Just like how a yearly physical is a key part of checking an adult’s health, well-child exams are essential to making sure children stay as healthy as possible. From vaccines to general health, these exams track your child as they grow, making sure they hit milestones and get the protection they need.
At Ross Bridge Medical Center Pediatrics in Hoover, Alabama, we offer well-child exams with the goal of keeping your offspring in the peak of health and safeguarding them against serious disease. We’re dedicated to providing high-quality, comprehensive, coordinated, and compassionate health care to all our young patients.
In this blog, Nicolette Marak, MD, discusses well-child exam basics, what happens during a well-child exam, and the recommended schedule for visits.
The basics of well-child exams
A well-child exam is similar to an adult physical in that it’s a way to monitor the growth and development of your child. During each visit, you talk with the doctor about your child’s milestones, social behaviors, and learning.
This includes any worries you might have, including issues with sleeping, eating, or getting along with other children or family members. The exams are also used to build trust between you, the doctor, and your child. Finally, your child gets their scheduled immunizations during their exam.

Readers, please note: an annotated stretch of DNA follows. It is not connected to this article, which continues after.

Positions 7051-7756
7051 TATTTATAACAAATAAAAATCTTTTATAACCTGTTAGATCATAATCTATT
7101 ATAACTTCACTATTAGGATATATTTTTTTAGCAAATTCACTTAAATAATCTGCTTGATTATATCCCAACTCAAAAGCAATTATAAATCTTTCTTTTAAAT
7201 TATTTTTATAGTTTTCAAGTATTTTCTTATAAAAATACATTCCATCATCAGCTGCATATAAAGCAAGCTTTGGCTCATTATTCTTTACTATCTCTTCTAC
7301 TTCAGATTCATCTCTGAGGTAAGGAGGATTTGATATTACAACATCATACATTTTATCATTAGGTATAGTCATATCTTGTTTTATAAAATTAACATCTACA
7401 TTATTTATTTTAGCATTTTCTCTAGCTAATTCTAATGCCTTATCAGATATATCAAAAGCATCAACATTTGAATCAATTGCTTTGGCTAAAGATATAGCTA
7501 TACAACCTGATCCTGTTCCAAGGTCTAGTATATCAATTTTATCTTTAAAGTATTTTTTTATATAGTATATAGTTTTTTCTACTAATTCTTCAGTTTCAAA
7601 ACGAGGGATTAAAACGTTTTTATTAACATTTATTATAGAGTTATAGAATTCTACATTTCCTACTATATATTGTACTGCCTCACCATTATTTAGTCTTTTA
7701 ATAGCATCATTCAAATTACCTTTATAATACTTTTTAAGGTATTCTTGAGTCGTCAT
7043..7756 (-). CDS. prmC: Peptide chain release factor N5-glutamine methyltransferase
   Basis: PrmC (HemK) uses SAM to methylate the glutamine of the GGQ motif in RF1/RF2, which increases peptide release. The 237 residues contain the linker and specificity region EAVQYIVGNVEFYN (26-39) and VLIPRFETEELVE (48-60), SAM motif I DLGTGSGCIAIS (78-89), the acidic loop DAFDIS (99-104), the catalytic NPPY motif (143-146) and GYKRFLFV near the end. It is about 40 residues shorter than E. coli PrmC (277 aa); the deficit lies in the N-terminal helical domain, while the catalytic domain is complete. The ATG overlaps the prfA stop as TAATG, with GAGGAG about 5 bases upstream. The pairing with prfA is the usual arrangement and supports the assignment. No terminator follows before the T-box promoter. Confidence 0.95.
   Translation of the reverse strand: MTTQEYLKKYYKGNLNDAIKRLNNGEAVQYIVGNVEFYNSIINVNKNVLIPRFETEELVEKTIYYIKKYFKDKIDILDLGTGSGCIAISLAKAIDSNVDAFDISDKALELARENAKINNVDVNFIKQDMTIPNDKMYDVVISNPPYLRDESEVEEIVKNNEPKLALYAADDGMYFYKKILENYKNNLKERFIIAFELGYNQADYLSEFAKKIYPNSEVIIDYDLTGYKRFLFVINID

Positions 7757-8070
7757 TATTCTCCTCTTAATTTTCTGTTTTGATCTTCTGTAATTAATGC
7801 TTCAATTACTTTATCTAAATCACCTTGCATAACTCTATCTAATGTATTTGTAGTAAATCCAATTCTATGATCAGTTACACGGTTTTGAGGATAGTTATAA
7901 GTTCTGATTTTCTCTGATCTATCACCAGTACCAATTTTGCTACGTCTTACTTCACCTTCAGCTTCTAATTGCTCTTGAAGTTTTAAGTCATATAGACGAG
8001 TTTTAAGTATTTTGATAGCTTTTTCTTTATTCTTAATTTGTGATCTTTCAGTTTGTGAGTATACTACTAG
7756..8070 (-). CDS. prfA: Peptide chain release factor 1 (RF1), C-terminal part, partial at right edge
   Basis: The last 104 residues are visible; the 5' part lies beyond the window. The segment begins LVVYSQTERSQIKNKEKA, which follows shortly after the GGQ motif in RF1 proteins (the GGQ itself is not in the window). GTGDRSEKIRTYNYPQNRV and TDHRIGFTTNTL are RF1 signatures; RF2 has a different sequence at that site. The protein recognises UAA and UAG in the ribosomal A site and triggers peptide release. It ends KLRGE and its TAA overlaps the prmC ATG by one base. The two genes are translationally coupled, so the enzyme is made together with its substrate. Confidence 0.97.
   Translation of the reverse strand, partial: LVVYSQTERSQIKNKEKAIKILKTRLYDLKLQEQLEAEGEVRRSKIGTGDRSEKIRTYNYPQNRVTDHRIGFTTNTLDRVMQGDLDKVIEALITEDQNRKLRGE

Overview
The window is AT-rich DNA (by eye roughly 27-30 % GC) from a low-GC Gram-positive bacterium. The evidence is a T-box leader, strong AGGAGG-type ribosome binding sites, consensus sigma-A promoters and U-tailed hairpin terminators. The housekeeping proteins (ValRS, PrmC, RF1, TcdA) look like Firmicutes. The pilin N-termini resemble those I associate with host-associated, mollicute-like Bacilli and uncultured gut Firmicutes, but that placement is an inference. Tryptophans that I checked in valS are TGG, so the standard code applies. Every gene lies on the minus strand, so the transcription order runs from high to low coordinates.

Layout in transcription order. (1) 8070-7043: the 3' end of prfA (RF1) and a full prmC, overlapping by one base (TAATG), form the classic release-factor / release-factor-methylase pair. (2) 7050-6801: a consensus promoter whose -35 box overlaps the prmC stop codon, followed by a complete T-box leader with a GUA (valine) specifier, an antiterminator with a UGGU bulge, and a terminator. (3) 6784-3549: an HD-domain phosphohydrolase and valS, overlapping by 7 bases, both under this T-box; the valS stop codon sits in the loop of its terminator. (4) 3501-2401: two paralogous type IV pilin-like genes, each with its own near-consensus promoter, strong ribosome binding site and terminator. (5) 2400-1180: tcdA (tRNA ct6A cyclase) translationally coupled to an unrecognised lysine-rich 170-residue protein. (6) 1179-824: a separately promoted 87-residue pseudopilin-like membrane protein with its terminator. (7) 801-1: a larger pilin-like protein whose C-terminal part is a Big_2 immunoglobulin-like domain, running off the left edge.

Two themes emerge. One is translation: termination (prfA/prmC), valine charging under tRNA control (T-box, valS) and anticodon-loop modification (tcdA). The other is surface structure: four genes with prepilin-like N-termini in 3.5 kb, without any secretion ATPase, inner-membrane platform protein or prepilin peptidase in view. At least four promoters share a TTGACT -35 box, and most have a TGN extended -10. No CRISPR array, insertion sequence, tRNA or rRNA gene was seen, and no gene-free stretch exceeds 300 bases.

Components of well-child exams
A well-child exam begins with a review of your child’s medical records and any concerns or questions you may have. Dr. Marak then begins the physical exam, which includes:
- Blood pressure measurement
- Weight and height measurements
- Head circumference measurement
- Body mass index measurement
- Listening to the heart and lungs
- Hearing and vision tests
- Examining the eyes, ears, teeth, tongue, feet, and hands
- Checking the internal organs by feeling the abdomen
- Blood and urine tests to check organ function
For vaccines, we utilize the schedule created by the Centers for Disease Control and Prevention and the American Academy of Pediatricians.
When well-child exams should occur
The timing of well-child exams often match the immunization schedule and other developmental milestones. For example, at the one-year exam, Dr. Marak may check if your child is able to take a few steps and say simple words, such as “da-da” or “ma-ma.” This is also when your child should get their MMR (measles, mumps, and rubella) vaccine. The typical exam schedule should match the following:
- 3 to 5 days
- 1 month
- 2 months
- 4 months
- 6 months
- 9 months
- 12 months
- 15 months
- 18 months
- 2 years
- 2 ½ years
- 3 years
- Once a year until the child reaches age 21
This schedule is not absolute and shouldn’t stop you from scheduling a visit if your child is sick or if you have serious concerns about their development.